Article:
Second, you are using this methodology to allow for direct dependencies between the player and bundles. Moving forward, that is on our list to support through the Scriptable Build Pipeline (SBP). Currently that package can only build bundles, but we are working towards adding player-build support. At that point, cross dependencies should be doable. That being said, I would recommend not actually doing that. As M_R states in this thread, you can “move EVERYTHING into asset bundles” to get the same behavior. Your response was that sounds “scary”. That solution scares me *far* less than one where you have to load things in a particular order or it just fails. Keep in mind you can put bundles in StreamingAssets if you don’t want them to be downloaded.


    In discussing M_R’s suggestion, you also lament having to move things from Resources to Asset Bundles. I’d give this a read: https://blogs.unity3d.com/2017/04/12/asset-bundles-vs-resources-a-memory-showdown/ as it discusses some of the other advantages of moving out of Resources.


    Indirect Loading.

    I already hit on the player->assetBundle dependency aspect of this above, so I just want to mention the memory implications. You said you never unload these bundles because the memory impact is small. This is true for the bundle itself, but once something in a bundle is loaded, it can not be removed from memory except by unloading the entire bundle, or by calling Resources.UnloadUnusedAssets. I’m guessing that means you are either calling UnloadUnusedAssets explicitly, or you are opening scenes in Single mode, which calls it under the hood. That is a very expensive call performance-wise, and we generally recommend users not do that, or only do it during loading screens where a hitch won’t be evident. The better option for performance is to keep up with what you’ve needed in each bundle, and unload the bundle when you can. Addressables does this for the user.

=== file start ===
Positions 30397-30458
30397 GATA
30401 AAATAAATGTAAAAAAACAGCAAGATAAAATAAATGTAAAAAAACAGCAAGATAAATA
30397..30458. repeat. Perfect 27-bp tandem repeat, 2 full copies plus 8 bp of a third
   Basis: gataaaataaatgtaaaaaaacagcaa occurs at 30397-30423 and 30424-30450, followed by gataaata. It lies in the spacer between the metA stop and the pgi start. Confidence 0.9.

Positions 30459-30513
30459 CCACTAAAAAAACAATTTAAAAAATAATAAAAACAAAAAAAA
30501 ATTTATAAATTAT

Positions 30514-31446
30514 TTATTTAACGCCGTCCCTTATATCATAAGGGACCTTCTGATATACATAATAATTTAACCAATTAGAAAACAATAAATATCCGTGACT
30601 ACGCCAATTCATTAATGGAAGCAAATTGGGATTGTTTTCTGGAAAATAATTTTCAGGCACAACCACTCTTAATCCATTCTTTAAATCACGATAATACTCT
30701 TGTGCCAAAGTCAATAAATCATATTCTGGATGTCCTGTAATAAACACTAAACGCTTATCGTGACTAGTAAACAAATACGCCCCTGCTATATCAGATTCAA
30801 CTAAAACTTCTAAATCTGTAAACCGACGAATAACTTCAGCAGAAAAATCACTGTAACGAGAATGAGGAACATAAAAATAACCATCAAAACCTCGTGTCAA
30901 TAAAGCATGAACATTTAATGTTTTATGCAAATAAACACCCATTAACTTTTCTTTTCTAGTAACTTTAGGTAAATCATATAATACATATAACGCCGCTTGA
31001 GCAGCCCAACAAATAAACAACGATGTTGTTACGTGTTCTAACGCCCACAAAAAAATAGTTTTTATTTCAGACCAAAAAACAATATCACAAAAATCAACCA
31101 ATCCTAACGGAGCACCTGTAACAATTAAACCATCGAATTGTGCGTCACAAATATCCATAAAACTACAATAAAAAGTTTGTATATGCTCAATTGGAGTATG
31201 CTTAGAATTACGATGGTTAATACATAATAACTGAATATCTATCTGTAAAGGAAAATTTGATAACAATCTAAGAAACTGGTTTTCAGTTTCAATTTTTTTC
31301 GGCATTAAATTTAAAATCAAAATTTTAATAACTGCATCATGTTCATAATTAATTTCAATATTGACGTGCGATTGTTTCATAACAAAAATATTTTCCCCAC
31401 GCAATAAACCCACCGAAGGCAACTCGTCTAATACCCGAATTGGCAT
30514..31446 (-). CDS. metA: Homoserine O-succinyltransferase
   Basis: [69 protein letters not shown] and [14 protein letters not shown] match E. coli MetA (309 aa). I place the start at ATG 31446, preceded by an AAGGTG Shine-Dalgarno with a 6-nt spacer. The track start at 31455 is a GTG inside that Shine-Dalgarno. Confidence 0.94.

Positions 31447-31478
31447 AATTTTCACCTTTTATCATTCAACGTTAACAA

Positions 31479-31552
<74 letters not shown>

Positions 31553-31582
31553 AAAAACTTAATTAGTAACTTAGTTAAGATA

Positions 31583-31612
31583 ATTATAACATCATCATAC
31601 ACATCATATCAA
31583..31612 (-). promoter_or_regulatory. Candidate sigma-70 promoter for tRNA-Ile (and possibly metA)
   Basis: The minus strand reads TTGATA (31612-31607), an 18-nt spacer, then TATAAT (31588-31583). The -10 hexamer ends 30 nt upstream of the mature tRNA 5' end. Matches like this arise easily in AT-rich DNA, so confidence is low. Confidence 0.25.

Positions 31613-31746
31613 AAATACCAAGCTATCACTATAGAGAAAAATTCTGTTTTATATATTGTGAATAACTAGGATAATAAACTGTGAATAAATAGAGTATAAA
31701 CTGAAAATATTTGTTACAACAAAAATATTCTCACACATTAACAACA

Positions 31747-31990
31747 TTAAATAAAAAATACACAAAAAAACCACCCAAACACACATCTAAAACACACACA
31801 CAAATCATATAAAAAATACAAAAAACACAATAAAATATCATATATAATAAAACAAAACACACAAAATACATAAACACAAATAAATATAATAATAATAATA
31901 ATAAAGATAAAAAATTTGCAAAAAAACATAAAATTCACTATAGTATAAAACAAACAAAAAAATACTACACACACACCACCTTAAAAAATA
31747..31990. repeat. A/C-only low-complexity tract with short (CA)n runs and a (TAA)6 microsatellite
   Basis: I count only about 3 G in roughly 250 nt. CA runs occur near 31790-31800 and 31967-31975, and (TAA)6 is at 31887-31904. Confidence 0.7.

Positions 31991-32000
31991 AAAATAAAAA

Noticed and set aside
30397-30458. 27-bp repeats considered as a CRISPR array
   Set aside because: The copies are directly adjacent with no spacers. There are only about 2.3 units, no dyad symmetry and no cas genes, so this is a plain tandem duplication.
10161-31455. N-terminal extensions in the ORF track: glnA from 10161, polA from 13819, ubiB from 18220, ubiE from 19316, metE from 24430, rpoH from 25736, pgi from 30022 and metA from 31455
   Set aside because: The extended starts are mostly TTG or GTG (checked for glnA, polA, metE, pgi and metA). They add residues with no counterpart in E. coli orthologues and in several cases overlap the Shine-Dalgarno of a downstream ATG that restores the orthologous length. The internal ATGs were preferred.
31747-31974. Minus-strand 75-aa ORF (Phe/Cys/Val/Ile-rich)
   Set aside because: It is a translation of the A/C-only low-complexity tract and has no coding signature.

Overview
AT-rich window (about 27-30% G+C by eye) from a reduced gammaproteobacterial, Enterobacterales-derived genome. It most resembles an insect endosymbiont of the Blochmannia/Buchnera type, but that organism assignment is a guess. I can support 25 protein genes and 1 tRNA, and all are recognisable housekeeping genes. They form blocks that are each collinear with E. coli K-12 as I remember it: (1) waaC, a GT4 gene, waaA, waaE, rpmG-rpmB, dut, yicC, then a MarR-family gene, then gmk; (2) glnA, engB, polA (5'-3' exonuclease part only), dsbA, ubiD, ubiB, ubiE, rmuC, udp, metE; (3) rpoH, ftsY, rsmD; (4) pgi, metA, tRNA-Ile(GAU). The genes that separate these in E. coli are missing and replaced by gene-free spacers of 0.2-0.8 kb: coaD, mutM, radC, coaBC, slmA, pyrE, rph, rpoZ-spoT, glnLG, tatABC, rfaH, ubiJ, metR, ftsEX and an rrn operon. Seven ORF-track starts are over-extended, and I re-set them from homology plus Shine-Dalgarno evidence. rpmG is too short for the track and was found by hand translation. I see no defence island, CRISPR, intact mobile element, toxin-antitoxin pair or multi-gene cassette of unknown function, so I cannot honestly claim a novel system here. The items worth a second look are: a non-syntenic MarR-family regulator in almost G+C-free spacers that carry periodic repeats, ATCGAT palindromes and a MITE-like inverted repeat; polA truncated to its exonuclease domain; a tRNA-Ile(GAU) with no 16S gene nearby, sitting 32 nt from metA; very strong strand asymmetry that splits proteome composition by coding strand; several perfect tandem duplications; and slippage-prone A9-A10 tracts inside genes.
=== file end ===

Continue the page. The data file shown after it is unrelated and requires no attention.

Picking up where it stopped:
A philosophical digression.

    One thing I wanted to discuss was that one of the key purposes of Addressables is exactly what you mention for your system… “no need to change a line of code”. The intent is that Addressables a simple user experience such that users would use it in their project from day one. Even if everything is local, or even in Resources. Then, as they need to move things around as their game grows, they change no code. It’s worth noting, you do change some of your code. If you had all things local, directly referenced by your scene, then changed to having some content in remote bundles, you now need to add a bunch of build/download/load/prepare code. With addressalbes, you don’t do any of that. You literally change nothing if you move an asset from local to remote.